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'<a rel="nofollow" href="$1" class="bbc_link new_win" target="_blank">'

I would like use the urlencode() function:

 '<a rel="nofollow" href="urlencode($1)" class="bbc_link new_win" target="_blank">'

... but I can't use this:

 '<a rel="nofollow" href="'.urlencode($1).'" class="bbc_link new_win" target="_blank">'

... because $1 is not a variable in the string; it is instead a meta-variable in a simple free forum.

it send http://www.test.com/out.php?out=http://www.example.com

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6 Answers 6

how about this crazy hack?

<?
$_ = 'urlencode';
echo "<a rel=\"nofollow\" href=\"{$_($1)}\" class=\"bbc_link new_win\" target=\"_blank\">";
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You can't do this. You need to encode the value where it's generated or where it's replaced in this string, not in this template where you don't have access to it.

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I've just reviewed the string parsing section of the PHP manual and there doesn't appear to be a way of calling a function from within a quoted string (except for dynamically assigning a variable name). Sorry.

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Check out this trick:

function foo() { return "title"; }

$func = function($param) { return $param; };

$link = 'http://www.test.com/out.php?out=http://www.example.com';
echo "<a rel=\"nofollow\" href=\"{$func(urlencode($link))}\" class=\"bbc_link new_win\" target=\"_blank\">{$func(foo())}</a>";

$func() will be called as a function, and the expression in the parentheses will be evaluated as any other PHP code.

hack is found here

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There is a way to do this, but take my advice and do not use it. you should not use function calls inside strings. However I´ll post an example just to show what PHP is capable of.

BUT THIS IS AN EXTREME SAMPLE OF BAD PROGRAMMING!!!!

<?php
class FunctionAgent{
    public function __call($name,$args){
        switch (count($args)){
            case 0:
                return  $name();
                break;
            case 1:
                return  $name($args[0]);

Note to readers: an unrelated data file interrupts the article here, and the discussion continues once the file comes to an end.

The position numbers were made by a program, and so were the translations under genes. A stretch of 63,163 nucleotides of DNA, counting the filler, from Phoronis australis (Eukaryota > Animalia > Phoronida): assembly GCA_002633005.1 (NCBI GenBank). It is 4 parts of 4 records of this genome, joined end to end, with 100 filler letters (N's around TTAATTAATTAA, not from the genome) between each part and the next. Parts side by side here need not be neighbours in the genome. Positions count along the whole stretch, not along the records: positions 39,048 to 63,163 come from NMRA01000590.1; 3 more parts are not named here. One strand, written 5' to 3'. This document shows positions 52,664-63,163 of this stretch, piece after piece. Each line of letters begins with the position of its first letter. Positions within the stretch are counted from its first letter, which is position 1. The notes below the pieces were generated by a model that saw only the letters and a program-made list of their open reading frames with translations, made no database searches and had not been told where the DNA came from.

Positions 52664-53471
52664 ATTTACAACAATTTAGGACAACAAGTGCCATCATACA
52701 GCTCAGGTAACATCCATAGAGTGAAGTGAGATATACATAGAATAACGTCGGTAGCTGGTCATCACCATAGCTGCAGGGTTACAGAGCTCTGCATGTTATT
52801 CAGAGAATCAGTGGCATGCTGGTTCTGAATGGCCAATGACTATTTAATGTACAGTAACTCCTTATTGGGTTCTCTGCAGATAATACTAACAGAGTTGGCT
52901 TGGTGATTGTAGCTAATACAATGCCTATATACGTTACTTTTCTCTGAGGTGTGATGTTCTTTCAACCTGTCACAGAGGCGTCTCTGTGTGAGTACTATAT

break;
            case 2:
                return  $name($args[0],$args[1]);
                break;  
            case 3:
                return  $name($args[0],$args[1],$args[2]);
                break;
            case 4:
                return  $name($args[0],$args[1],$args[2],$args[3]);
                break;
            case 5:
                return  $name($args[0],$args[1],$args[2],$args[3],$args[4]);
                break;
        }
    }   
}

$_ = new  FunctionAgent();
echo "the current date is {$_->date("y-m-d")}";

?>
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Your warning echoes my intuition. But the only problem with this I can actually explicate is that it's unfamiliar convention. Classes/objects are indeed bad practice -- in an OOP context. If FunctionAgent makes a dev's life easier (and every millisecond of script execution time isn't a concern), why not use it? –  smhmic Aug 9 '13 at 13:16
1  
@smhmic My golden rule is: stick to what people expect or document it verbosly. It is very interesting how rare you brake the "rules" if you have to write a in depth explanation what you are doing, why you ae doing it and which "cleaner" approaches youconsidered and dismissed. But looking at this 3 year old code I realize I should use call_user_func –  Oliver A. Aug 9 '13 at 23:24

You need to extend how your templating engine works in order to support this. There's no way to make PHP do it for you.

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